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March 29, 2021 @ 11:26 +03:00
Oil is losing about 2% on Monday morning, down to $63 for Brent and $59.60 for WTI on reports that Egypt managed to unblock the Suez Canal from the container ship Ever Given. Sector analysts are trying to determine how long it will take to fully clear the resulting jam of hundreds of vessels on both sides of the canal.
Economically, this incident does not affect the global balance of oil supply and demand, whose volumes have not changed. In a matter of days or weeks, the supply situation will get back on track.
Simultaneously, blocking the channel could have a psychological effect on the markets, which is just as important. Commodity and stock markets have restrictions on price movements – trading is suspended, which can often disrupt unidirectional market movements.
The day before Ever Given closed the Suez Canal, Brent and WTI collapsed 6%, falling under the 50-day moving averages, and the dip from the peak in early March was over $10 or 15%.
There are a fair number of short-term speculators in the oil market who have tried to play the upside due to the uncertain short-term outlook. But perhaps most importantly, these developments have stopped a self-sustaining and ever-growing downturn in a recently overheated market.
Oil has now nailed itself to its 50-day moving average in anticipation of the OPEC+ advisory council meeting on the first of April, where the fate of May quotas will be discussed.
Elsewhere, US data noted a new rise in the number of oil drilling rigs last week to the highest since May. Another report earlier in the week showed that production had returned to 11m b/d, where it had been with few exceptions since June last year. Increasing drilling activity promises a rise in output in the coming months. However, even now, it remains at historically high levels. America only produced more than the current levels from September 2018 to May 2020.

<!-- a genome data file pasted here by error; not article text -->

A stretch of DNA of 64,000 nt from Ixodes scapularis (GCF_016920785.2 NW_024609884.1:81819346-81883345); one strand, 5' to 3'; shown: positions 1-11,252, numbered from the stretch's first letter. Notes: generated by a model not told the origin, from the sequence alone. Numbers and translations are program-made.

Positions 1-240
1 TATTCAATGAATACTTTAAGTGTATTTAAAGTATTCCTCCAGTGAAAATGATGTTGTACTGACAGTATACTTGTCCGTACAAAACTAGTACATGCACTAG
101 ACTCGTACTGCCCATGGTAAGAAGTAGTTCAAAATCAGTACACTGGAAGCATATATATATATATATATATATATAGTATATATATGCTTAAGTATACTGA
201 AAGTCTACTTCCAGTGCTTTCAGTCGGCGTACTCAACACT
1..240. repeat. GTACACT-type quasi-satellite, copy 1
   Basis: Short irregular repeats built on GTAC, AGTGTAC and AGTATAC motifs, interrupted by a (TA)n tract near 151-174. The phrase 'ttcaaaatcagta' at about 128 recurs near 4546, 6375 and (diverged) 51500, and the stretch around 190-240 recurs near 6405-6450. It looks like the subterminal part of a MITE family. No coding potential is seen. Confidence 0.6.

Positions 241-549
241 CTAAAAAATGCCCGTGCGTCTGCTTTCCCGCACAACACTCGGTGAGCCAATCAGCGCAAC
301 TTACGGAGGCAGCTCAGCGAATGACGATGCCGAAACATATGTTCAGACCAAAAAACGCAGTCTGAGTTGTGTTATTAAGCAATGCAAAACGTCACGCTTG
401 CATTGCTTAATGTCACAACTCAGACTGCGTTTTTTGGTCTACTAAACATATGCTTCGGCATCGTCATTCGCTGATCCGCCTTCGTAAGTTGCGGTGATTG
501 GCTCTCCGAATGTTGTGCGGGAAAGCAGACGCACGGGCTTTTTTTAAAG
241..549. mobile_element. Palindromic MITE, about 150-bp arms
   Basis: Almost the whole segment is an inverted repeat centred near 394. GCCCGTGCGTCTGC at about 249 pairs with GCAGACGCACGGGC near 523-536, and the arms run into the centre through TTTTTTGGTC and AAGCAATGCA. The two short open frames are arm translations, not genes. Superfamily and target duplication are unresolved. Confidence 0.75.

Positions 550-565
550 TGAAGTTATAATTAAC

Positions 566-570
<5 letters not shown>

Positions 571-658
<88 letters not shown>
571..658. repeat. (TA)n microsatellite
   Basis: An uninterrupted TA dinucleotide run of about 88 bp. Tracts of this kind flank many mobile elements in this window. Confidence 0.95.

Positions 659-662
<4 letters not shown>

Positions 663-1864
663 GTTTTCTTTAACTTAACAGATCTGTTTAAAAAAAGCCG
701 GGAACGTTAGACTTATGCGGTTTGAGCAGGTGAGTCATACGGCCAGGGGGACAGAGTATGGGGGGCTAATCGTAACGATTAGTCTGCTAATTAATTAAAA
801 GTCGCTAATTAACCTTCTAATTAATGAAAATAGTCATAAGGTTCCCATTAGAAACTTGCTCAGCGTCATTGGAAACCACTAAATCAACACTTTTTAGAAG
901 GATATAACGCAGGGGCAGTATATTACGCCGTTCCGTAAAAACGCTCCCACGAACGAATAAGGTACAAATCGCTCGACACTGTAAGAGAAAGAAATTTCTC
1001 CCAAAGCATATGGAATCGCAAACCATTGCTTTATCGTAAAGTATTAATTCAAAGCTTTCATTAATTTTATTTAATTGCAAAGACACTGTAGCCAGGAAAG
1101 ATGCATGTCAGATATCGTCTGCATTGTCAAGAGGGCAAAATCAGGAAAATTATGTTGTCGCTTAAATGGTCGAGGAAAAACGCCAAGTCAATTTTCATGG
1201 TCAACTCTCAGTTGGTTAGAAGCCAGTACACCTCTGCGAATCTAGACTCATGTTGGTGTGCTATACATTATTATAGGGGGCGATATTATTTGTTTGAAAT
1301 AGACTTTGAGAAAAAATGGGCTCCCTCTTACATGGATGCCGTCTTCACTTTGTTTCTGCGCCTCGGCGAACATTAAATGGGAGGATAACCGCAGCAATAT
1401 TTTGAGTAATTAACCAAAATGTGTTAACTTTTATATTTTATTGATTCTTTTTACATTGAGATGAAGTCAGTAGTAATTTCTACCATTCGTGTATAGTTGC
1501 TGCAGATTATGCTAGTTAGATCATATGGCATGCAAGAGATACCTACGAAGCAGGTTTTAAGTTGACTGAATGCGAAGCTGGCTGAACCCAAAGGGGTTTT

The speed at which oil has fallen over the past three weeks is likely to strengthen Saudi Arabia’s position in favour of extending tight production quotas. The Saudis are clearly on the side of the market bulls, despite hopes of a consumption recovery. Fluctuations in recent days have marked short-term resistance at $65 for Brent and $61 for WTI. Overcoming these values would convince markets that the Suez pause proved to be a necessary reset for oil, which is now attractive to buyers after a pullback from peaks in early March.
The FxPro Analyst Team